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A Reader of Fictions: House of the Rising Sun - Muse

A Reader of Fictions

Book Reviews for Just About Every Kind of Book

Sunday, April 10, 2011

House of the Rising Sun - Muse

Darkness Becomes Her
God & Monsters, Book 1

Author: Kelly Keaton
Pages: 273
Publisher: Simon Pulse (read through Pulse It)

Brief Summary:
Ari has a curse, one that might not seem so bad at first glance. Her hair is long and an incredibly pale blonde color; it can't be cut. Her eyes are aquamarine. Her looks attract a lot of unfortunate attention. Thankfully, her latest foster parents are bounty hunters and have taught her how to defend herself. Ari decides to go looking for information about her mother and her past. When she discovers that her mother committed suicide in a mental hospital shortly after giving birth, Ari is shocked. She is even more distressed to learn that every woman in her family had a baby and then died, often through suicide, by the age of 21. Turns out her curse is more powerful and awful than she new. To find out the truth about herself, Ari will have to journey into New 2 (New Orleans) and confront all sorts of crazy creatures.

Darkness Becomes Her was a pretty good read. The story was pretty fast-paced and held my attention. Ari is a powerful heroine, which is always a good sign. Seriously, she kicks way more butt than anyone else in the story, especially when it comes to close-range fighting. Ari is a pretty sympathetic character for the most part, although there was one chapter where she went to a vampire party that made me a bit irritated with her.

The story building was a little weaker. Taken in sections it's pretty cool, but, all in one book, it didn't really work for me. First of all, there is New 2. There was a series of devastating hurricanes that effed up New Orleans. Afterwards, the government abandoned the city as too costly to restore, so a group of nine wealthy families (The Novem) purchased the city. They fixed up some of the city and made it a safe haven for special folks, because the Novem consist of three witch families, three vampire families and three shifter families. Paranormal: check.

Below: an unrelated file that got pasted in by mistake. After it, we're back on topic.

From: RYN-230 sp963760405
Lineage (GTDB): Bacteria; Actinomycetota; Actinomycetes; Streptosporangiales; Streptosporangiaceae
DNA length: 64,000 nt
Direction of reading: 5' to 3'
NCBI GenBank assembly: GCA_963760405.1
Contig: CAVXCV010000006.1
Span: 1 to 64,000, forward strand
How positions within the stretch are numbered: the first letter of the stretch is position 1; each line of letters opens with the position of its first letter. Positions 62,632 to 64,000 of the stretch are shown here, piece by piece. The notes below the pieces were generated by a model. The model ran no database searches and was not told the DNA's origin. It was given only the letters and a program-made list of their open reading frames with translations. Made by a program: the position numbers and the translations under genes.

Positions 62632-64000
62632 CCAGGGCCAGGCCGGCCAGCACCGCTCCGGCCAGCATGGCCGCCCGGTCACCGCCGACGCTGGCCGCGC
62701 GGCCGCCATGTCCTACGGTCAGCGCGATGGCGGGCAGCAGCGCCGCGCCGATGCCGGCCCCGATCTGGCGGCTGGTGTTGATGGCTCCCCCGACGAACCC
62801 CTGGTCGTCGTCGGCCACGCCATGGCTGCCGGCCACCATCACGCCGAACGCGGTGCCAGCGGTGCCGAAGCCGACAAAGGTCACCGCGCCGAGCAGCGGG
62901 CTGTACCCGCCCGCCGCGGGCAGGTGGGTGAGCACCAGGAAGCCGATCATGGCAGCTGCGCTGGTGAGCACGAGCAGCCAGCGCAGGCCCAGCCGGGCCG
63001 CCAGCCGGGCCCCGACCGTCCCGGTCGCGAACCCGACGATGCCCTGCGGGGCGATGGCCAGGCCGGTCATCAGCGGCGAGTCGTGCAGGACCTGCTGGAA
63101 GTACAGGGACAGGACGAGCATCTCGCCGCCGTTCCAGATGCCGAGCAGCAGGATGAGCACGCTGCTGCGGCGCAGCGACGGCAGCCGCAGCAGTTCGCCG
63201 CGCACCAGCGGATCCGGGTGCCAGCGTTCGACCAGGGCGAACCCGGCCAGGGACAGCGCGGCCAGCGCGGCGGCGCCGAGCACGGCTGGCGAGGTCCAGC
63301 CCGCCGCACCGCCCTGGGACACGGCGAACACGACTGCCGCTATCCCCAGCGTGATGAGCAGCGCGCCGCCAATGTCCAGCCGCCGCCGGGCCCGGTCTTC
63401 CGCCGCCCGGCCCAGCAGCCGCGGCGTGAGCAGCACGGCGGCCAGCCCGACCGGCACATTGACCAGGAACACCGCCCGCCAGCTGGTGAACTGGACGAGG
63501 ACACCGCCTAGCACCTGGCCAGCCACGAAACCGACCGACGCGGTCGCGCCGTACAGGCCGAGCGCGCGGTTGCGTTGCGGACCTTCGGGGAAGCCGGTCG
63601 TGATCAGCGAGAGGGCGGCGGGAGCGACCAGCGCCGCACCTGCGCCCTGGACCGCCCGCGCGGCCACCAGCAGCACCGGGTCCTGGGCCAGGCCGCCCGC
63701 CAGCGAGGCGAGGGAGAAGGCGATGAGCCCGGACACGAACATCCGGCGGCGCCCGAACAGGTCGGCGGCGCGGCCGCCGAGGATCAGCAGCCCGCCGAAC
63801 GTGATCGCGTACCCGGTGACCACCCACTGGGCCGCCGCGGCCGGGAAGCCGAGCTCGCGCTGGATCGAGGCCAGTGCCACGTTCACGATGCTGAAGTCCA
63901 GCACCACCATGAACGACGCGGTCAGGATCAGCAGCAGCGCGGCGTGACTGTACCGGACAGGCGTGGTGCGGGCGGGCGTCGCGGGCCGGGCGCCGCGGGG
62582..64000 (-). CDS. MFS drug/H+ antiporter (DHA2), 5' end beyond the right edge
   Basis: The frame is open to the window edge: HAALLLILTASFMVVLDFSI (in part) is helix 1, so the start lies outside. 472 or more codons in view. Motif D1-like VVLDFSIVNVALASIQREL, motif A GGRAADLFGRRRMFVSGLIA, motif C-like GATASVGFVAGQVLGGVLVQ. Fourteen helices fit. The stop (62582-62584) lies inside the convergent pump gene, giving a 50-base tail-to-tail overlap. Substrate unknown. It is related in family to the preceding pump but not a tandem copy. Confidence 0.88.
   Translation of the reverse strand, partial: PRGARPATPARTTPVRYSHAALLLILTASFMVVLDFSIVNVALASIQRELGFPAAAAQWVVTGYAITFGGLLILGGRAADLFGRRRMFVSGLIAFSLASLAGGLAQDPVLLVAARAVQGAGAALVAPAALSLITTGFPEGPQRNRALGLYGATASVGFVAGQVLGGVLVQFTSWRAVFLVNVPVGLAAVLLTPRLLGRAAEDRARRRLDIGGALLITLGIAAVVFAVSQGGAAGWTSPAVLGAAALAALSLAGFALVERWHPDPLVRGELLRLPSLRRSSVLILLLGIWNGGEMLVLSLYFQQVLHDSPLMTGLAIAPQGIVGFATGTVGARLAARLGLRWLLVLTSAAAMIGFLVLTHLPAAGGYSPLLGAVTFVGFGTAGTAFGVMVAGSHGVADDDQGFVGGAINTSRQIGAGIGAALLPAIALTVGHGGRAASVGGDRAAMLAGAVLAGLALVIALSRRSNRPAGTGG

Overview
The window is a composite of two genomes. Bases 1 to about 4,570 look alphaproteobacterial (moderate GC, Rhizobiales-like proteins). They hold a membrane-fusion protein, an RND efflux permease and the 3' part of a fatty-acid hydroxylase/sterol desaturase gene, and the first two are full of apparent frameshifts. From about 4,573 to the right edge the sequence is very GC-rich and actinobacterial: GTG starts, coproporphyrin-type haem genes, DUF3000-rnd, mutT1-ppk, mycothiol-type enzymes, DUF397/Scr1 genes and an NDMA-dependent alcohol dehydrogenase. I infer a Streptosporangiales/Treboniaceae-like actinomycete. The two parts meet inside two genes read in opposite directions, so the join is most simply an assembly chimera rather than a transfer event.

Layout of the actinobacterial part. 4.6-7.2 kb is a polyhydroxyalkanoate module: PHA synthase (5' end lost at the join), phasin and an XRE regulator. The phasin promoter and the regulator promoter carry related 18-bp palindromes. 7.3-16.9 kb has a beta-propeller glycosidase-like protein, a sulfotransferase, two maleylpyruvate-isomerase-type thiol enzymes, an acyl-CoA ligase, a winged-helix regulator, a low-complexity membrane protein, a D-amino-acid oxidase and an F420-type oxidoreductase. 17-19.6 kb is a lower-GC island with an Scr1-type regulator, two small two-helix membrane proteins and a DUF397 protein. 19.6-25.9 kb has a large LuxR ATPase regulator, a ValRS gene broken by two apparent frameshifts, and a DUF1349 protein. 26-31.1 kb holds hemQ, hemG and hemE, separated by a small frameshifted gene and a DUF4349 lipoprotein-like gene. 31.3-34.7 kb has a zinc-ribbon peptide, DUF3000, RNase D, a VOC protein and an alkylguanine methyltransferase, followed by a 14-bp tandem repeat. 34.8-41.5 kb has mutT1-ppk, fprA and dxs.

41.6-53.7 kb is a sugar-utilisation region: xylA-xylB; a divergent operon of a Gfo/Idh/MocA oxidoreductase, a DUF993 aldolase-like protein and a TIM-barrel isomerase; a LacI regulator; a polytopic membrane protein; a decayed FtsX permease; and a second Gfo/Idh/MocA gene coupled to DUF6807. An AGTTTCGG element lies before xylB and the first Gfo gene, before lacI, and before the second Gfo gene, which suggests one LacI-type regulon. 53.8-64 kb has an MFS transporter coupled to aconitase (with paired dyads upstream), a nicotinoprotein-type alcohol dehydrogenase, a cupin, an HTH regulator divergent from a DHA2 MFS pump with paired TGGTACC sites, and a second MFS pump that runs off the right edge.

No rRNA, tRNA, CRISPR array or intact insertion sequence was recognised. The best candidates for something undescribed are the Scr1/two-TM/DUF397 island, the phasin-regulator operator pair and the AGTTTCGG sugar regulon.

Then, as you read on about the curse and everything, you learn that there is another facet to the plot. Greek gods and other figures from mythology are totally running around and doing awful things. Definitely important to remember that Athena is not just the Goddess of Wisdom, but also the Goddess of War (which I always thought was a bit of a stupid combination, although wisdom is good for strategy). Mythology: check.

So basically, this story has every possible magical/paranormal/powerful being possible. While all cool, the combination really just didn't work for me. I think the story would have been a lot stronger with either just the first section or just the second. Overall, a fun, if a bit silly, teen read. A second book is in the works, judging from the ending of this one, and I do intend to give it a shot.

"There is a house in New Orleans
They call the Rising Sun
Well it's been the ruin of many a poor boy
And God, I know, I'm one"

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